Peering through night-vision goggles in his blacked-out cockpit, Capt. Chad Smith grips the throttle of the C-17 Globemaster III, as the fully loaded transport plane makes a steep banking turn and skims over the mountains surrounding the US military airfield at Bagram, Afghanistan.
Despite gusty winds and a locked-up flight display, Captain Smith brings the plane in smoothly, in what he calls "one of the hardest landings I've done."
Yet Smith and his crew are only halfway through a 26-hour working "day" - one that has already included this combat landing, a delicate midair refueling over the Black Sea, and grappling with testy Georgian air-traffic controllers.
By the time the crew returns to its current base in Germany, it will have seen the sun set, rise, and set again. "Your circadian rhythm gets all messed up," says the copilot, 1st Lt. Ryan Theiss of Tampa, Fla.
While much attention has focused on how the wars in Afghanistan and Iraq are straining US ground forces, the extended days of pilots like these illustrate how the Air Force is also increasingly stretched thin. Already, for example, the Air Force's Air Mobility Command has moved 1.5 million troops and nearly 1 million tons of gear and supplies for the two wars, with no relief in sight. It's the third-largest movement of its kind since the Berlin airlift more than 50 years ago. Future plans to create a faster-moving "expeditionary" US military will only increase the demands for air transport, Air Force officials say.
Meanwhile, the Air Force is lengthening its overseas deployments. This month, it increased its standard 90-day deployment by 33 percent, raising to 120 days the time its 10 rotational units, called Air Expeditionary Forces, remain overseas. It also plans to expand aggressively the pool of deployable personnel beyond the current 270,000.
The Air Force is turning increasingly to contractors to move troops and supplies into combat zones. "Contract airlift ... is probably 10 percent [now], but I expect it will grow as we build up a contractor fleet and expand in theater," says Brig. Gen. Jim Hunt, commander of the 455th Air Expeditionary Wing, which provides combat air power and airlift in Afghanistan.
The Air Force seeks to avoid increasing its total manpower, which is already 16,000 troops over the congressionally mandated limit of 359,000 for active duty. Instead, officials assert that by changing the mix of jobs they can shrink the force.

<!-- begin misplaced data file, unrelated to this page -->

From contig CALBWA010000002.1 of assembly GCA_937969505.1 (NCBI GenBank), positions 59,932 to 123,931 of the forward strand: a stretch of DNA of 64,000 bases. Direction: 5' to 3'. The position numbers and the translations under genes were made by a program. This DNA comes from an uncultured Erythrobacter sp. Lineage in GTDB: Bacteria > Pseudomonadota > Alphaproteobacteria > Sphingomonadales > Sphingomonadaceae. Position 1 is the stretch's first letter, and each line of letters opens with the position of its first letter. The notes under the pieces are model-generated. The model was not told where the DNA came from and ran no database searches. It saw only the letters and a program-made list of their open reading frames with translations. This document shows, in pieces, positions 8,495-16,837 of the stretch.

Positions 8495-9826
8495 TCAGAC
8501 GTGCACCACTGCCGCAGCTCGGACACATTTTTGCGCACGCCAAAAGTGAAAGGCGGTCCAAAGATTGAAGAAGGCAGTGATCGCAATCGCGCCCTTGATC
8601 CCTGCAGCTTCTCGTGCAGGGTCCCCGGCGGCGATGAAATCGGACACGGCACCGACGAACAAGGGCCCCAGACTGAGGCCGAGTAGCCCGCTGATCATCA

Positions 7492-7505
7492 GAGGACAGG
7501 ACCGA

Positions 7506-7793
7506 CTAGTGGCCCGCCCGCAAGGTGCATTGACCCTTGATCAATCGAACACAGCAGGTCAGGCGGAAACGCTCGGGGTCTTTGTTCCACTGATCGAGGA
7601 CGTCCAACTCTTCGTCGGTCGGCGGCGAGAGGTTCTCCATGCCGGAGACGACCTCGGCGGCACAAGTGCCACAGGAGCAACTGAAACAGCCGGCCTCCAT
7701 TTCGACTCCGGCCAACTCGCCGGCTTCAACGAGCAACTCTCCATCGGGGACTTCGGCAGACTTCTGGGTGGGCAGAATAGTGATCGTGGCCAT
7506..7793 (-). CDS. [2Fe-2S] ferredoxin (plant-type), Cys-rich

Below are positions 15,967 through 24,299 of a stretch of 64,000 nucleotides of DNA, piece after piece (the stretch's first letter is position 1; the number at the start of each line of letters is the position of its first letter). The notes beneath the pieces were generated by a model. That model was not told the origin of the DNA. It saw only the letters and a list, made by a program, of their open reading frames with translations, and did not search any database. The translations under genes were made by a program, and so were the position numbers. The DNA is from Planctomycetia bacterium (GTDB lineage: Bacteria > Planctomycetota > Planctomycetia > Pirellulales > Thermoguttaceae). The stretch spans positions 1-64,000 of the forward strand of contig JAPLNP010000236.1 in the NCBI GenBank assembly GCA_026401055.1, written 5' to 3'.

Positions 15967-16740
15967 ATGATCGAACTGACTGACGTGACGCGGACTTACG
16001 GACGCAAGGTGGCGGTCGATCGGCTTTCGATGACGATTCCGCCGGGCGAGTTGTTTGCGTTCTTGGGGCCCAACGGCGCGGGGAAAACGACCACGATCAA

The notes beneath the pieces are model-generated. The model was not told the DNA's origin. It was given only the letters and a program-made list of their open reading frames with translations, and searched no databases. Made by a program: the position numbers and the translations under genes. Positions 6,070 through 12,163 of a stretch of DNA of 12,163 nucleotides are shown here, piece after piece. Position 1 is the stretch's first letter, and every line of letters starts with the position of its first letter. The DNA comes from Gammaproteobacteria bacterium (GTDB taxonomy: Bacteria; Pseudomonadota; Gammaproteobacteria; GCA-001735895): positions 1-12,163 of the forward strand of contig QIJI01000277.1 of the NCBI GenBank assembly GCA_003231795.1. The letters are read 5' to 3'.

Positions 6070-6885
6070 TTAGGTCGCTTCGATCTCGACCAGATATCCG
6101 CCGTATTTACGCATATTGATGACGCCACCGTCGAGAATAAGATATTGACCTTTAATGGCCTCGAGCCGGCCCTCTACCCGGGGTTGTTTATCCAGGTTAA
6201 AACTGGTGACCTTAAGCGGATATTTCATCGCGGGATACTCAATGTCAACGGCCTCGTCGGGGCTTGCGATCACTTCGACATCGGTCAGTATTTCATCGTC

Meanwhile, crews are flying longer missions and have less ground time between flights. Many Air Reserve units, especially, are seeing an unprecedented rate and duration of deployment. "The operations tempo has significantly increased," says Lt. Col. Frank Taylor, who commands a group of the 315th Airlift Wing in Charleston, S.C. "We had to get the war over there, and now we have to sustain it." Reserve and National Guard members make up some 60 percent the 150,000-strong Air Mobility Command.
Maj. Matt Yaun, a reserve pilot under the 315th, spent 200 days on overseas missions last year and expects to serve a full two years on active duty. While committed to his job, he says that with only 12 hours notice before flights, his personal life is strained. "Just when you think you will make it to something important like a child's recital, you're gone," he says.
"It's kind of cumulative fatigue," adds fellow reservist Lt. Col. Wes Willoughby. He's eager to return to his 216-acre soybean farm in Smoaks, S.C., but fears he could face another two-year call up due to the war in Iraq.
The workload has increased for active-duty crews as well. New pilots like Lieutenant Theiss must now sign up for 10 years of service instead of eight, while they routinely spend double the time on overseas missions that they did before the Sept. 11 attacks.
"You used to have a lot more time off. Now, that has gone out the window," says Capt. William Friar, chatting with a reporter and the crew through his headset. "It's definitely a different lifestyle than was advertised."
To stay awake, the pilots drink coffee and tell stories, sometimes keeping alert by quizzing each other about the aircraft. They watch the sun set, and the moon rise orange and distorted on the horizon.
Long hours are punctuated by tense intervals, such as when they perform a precarious link-up with a KC-135 tanker to refuel over the Black Sea. Smith must steady the C-17 within just 40 feet of the tanker, as it extends a "boom" that connects above the cockpit and pumps fuel at a rate of 7,000 lbs. a minute.
"The controls are real heavy," says Smith, as the jet grows sluggish from the intake of fuel. "It's like driving a semi instead of a sports car."
"You're creeping," Theiss warns, as Smith inches the C-17 closer to the tanker.
Later, the pilots grow frustrated when a Georgian air-traffic controller, whom they can barely understand, refuses to let them climb higher than 29,000 feet, forcing them to fly less efficiently through thicker air.
Still, the pilots are buoyed by a sense of duty as well as some spectacular views, like a starry Afghan sky made more brilliant through night-vision goggles. "This is the best seat in the house," says Friar.